I know. I know. I should have taken the bird feeders down two months ago. But I blame it on My Guy because he keeps bringing damaged bags of bird seed home. And because of that, we’ve actually had a delightful time watching all the action at the feeders and below where I scatter plenty of seed on the ground so others can partake.
A pair of Northern Cardinals are the most frequent visitors, and lately he’s taken to making sure she’s well fed. Often she sits and waits rather than helping herself, taking notes on the kind of parent he will be to their offspring.
Chipping Sparrows have also participated in courtship feeding, and just maybe this behavior also strengthens the bond between the two genders.
He did look at me as if to say, “Hey, this is between the two of us. Skedaddle.” And I eventually did disappear.
But when I looked again, I spotted an Eastern Chipmunk filling its cheeks. While this is common behavior, what wasn’t quite so common is that fact that most of its tail was missing. Had a fight occurred or did it narrowly escape becoming a meal?
I’ll never know. Among the most frequent mammal visitors are the Gray Squirrels. And they, along with the Red Squirrels and Eastern Chipmunks have learned where we store the seed in the barn and no matter how many times we think we’ve outfoxed them, we soon discover that they’ve been chewing again. We’re now using small metal trash cans, but knowing the prowess of these critters, I doubt we’ve won this battle. And keeping them out of the barn is impossible because it’s an old barn with lots of secret passageways, some that I’m sure we’re not aware of . . . yet.
Some days there are five or six Gray Squirrels foraging for seeds and looking as if they own the place. I suppose they do. We’re merely itinerate tenants and we give thanks that they let us live here.
Oh, and then there’s the neighborhood fox. We haven’t discovered the den yet, but every morning we can expect two or three visits. If it isn’t successful at sneaking up on one of the other critters, and squirrels and chipmunks can outrun a fox, it, too, dines on some seeds.
And then pauses to lick its chops.
But what the fox really wants is a more substantial meal and I suspect it has kits nearby that need feeding.
Unfortunately for the fox, sometimes the American Crows announce its presence and all the little critters run up trees or fly away.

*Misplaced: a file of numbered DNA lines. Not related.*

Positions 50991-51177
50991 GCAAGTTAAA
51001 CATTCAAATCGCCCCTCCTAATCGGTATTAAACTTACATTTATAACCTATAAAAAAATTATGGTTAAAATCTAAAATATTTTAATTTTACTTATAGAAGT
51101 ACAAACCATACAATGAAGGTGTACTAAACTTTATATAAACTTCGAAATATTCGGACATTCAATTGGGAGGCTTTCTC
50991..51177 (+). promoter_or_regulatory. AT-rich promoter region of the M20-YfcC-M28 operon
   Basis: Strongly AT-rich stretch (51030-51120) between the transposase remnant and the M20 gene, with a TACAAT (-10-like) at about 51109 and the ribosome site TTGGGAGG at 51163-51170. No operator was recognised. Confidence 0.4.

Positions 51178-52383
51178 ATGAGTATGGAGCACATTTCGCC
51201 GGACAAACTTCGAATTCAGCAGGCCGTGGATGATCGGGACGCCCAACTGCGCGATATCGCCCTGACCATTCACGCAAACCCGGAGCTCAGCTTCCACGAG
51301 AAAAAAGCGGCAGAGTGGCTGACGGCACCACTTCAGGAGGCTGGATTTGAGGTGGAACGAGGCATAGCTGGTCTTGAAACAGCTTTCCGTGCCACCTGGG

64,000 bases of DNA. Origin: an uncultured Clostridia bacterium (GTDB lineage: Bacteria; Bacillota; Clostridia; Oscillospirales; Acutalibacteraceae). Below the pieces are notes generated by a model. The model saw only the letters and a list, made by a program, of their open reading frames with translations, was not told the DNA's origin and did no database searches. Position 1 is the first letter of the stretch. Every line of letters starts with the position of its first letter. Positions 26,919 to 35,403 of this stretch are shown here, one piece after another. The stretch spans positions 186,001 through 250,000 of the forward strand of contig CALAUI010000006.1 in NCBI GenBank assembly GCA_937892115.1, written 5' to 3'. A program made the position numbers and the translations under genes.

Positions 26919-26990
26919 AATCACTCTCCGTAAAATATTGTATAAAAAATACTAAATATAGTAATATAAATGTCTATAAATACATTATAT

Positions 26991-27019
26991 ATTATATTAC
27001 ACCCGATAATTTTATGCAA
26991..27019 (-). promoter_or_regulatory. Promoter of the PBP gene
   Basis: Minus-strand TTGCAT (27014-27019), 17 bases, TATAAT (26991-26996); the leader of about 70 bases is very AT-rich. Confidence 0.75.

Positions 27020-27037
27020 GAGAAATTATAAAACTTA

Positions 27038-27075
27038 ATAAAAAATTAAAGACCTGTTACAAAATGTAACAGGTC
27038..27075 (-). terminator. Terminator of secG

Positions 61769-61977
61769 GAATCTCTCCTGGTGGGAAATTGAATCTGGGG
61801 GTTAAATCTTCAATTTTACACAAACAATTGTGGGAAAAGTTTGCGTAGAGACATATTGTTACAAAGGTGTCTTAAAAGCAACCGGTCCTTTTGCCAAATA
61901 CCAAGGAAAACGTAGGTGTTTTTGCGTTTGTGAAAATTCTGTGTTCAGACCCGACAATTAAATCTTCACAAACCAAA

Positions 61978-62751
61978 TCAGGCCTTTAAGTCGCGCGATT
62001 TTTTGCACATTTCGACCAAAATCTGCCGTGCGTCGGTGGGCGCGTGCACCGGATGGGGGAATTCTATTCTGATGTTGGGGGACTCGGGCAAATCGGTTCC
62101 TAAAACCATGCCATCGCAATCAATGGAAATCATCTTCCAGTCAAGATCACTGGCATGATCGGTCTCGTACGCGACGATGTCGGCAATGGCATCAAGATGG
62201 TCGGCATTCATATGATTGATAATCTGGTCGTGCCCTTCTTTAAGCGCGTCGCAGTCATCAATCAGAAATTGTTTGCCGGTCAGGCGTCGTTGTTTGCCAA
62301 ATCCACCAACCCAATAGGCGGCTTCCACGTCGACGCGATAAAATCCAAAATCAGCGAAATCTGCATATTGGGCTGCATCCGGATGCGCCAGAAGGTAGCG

Soon, however, they return. And begin to forage again.
And from high positions, they’ll take a break, and actually pull seeds out of those puffed-up cheeks in order to dine.
And so this morning dawned with a light rain, and just as our Red Fox walked in front of the stones by the garden, I saw a flash of brown run across the flatter rock. R.F. jumped up, looked around, jumped down and gave chase. The fox was unsuccessful.
But that didn’t stop it from returning and though the crows didn’t alert us, the squeal of a Gray Squirrel made us raise our heads and look out the back door.
Breakfast had been secured and the last we saw of the fox, it was trotting away with a meal in its mouth.
From my first sighting this morning I had a feeling that today’s views were going to be amazing. I just didn’t know at the time how amazing.
It all began when this Bald Eagle gave me a backward glance as I drove west. He posed as usual on his favorite hangout and I knew that he was patiently awaiting his turn to dine on some recent roadkill. In the meantime, the crows had a feast.
What I didn’t expect was to see a second Hermit Thrush this week, but so it was as I snowshoed through a land trust property with a couple of other people. I have them to thank for they spied the bird first.
And then we stood silent and watched. And dreamed of its enchanting song to come.
Finding my way beside water a few hours later, it was a pair of Common Goldeneye ducks, his eyes even reflected below, that made me pause next.
Despite a couple of branches slightly obstructing my view, her eye of gold stood out vividly as well. What exactly is it that’s common about them? Their presence I suppose, but still I’m thrilled each time we meet.
Nearby, I almost missed Donald and Daffy, but he hollered for attention, while she stood by on one leg.